Two years ago Nick Clegg was boasting the Lib Dems were the new one nation party – able to take the fight to the Tories in their southern heartlands – while simultaneously being a force in Labour bastions in the north of England and Scotland and Wales. In fact just 370 or so days ago a large number of the largest provincial cities up and down the UK had Lib Dem administrations.
Last year’s rout put Labour back in charge and they have consolidated their position with an equally massive swing last Thursday. Despite Lib Dem ministers protestations, things haven’t got better for the party and the electorate is no more willing to listen to the party this year than it was in 2011. The only thing that changed between this year and last was the Tories got it in the neck too.
To illustrate just how complete the collapse of the Lib Dems urban base has been the following makes salutory reading:
1 May 2011 3 May 2012
Newcastle 42 26
Manchester 33 9
Liverpool 33 10
Birmingham 31 15
Leeds 21 10
Sheffield 42 23
Cardiff 34 15
Hull 33 17
Edinburgh 17 3
Total 284 128
The pain is not finished yet – in 2014 the final cycle of seats are up in those cities that elect by thirds and the party will be further hollowed out – with just a handful of councillors left in places controlled by the party until May 2011. If nothing changes then a generation of hard political graft will have been wiped out in just 36 months.
This matters not because fewer councillors means less fundraising and a reduced campaigning capacity – these are important – but because if the party’s only strength is in 50 odd seats which have a Lib Dem MP then it cannot reasonably make a claim to be a national party, enunciating liberal values for urban and rural areas alike. It will find itself on the UK stage where the Scottish Tories are today – a small fringe party of a few atypical rural areas.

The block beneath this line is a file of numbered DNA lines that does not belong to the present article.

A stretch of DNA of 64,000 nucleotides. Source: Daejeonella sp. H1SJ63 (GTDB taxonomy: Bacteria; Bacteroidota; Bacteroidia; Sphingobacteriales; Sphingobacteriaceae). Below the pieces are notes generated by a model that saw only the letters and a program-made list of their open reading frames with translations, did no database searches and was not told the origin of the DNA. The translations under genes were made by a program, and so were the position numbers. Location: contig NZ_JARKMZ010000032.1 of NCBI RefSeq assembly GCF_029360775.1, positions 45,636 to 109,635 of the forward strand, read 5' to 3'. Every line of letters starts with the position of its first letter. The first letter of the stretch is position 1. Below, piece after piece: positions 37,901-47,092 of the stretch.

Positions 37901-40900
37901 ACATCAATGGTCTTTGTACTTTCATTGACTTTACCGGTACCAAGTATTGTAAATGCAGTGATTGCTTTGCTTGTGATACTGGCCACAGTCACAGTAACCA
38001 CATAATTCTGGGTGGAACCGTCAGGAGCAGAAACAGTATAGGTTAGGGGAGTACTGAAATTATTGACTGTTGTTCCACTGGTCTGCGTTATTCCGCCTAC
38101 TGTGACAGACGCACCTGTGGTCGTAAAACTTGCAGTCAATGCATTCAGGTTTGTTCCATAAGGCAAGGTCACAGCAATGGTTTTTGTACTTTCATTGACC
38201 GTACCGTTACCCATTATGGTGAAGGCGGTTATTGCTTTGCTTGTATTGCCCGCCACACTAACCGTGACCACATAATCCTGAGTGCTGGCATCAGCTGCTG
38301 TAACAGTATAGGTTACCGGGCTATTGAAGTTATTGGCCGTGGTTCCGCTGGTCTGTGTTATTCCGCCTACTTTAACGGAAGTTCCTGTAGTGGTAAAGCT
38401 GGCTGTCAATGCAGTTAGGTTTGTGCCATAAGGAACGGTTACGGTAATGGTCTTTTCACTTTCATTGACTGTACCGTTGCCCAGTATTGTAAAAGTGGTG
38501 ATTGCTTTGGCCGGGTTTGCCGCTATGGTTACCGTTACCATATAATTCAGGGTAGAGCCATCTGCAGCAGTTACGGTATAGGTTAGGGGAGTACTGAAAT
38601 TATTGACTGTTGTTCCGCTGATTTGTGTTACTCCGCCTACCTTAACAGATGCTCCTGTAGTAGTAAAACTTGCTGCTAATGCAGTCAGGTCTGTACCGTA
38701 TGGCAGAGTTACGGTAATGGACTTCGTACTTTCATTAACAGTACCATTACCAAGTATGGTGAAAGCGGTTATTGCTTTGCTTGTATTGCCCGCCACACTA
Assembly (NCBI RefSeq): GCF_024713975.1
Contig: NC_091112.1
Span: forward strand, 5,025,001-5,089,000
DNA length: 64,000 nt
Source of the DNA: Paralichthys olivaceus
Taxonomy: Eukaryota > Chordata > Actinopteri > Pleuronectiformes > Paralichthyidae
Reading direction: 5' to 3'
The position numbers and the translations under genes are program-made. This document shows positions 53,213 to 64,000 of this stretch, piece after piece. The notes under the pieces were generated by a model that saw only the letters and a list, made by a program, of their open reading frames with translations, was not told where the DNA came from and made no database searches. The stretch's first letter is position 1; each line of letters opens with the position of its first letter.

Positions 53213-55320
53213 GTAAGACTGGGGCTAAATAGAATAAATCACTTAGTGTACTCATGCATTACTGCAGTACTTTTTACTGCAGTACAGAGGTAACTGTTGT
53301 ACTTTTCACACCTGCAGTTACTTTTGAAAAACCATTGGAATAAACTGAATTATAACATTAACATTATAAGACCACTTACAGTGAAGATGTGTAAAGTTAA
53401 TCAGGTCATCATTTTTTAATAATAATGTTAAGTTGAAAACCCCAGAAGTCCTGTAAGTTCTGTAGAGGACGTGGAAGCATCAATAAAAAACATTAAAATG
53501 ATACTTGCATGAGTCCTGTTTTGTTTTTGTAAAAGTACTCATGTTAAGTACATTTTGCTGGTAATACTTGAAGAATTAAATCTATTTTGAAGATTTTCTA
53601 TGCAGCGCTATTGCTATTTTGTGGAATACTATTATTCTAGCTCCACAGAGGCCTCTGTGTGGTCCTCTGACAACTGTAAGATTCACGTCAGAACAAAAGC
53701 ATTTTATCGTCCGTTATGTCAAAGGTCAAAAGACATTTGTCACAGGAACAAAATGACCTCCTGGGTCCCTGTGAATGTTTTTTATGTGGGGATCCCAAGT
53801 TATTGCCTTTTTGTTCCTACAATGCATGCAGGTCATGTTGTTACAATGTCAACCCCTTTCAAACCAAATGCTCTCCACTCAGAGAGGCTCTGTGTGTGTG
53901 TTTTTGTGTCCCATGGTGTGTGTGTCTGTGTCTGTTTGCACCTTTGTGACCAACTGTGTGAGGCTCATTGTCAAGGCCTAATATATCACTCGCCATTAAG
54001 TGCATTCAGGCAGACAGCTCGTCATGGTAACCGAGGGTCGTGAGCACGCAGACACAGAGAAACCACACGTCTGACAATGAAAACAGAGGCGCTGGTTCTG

It is clear that unless things change dramatically then the party will continue to heamorrage councillors, activists and will to win. The calls for Clegg’s head have already started albeit in the hapless form of Lembit Opik.
Clegg however is not the problem – he is the symptom. The problem is that the Lib Dems have built up their reputation over the years as outsiders, fighting an essentially insurgent campaign against big politics and traditional vested interests. In government they have governed as just another establishment party. Watching the series of Lib Dem ministers tour the TV studios as Thursday turned into Friday, parroting some drivel about ‘learning the lessons’, ‘usual for government to lose mid terms’ and ‘working harder to explain’ one could be forgiven thinking the same civil servants were regurgitating lines first written for John Major and reused for Gordon Brown. It was typical of the way the party in government has handled almost every issue – selling the government’s view to the people, rather than the people’s view to the government.
What the party needs to do now is to identify one or two big, liberal and popular issues and start to do what it did in opposition – campaign. For example the party collected tens of thousands of signatures on petitions demanding ‘to axe the tax’ – the hated and regressive Council Tax. This is a campaign that should be rediscovered – with ministers using their influence to demand action and the party reconnecting with voters who signed the petition. I’m not really bothered what policy solutions are proposed – land tax is probably the most sensible alternative – but a campaign that highlights the tax’s unfairness, demands its replacement with something better and challenges the Tory part of the coalition to do something about it, is the sort of thing people expect Lib Dems to do.
Such a campaign also has the bonus of moving the party towards an exit strategy for the coalition. The only way to leave the coalition is over a major policy issue – and abolishing the Council Tax is exactly the sort of issue that fits the bill.
What is clear is that doing nothing puts the very existence of the party at risk. The question is: do the leadership (and particularly those advising it) understand the extent of the threat and do they have the political experience and nous to do anything about it?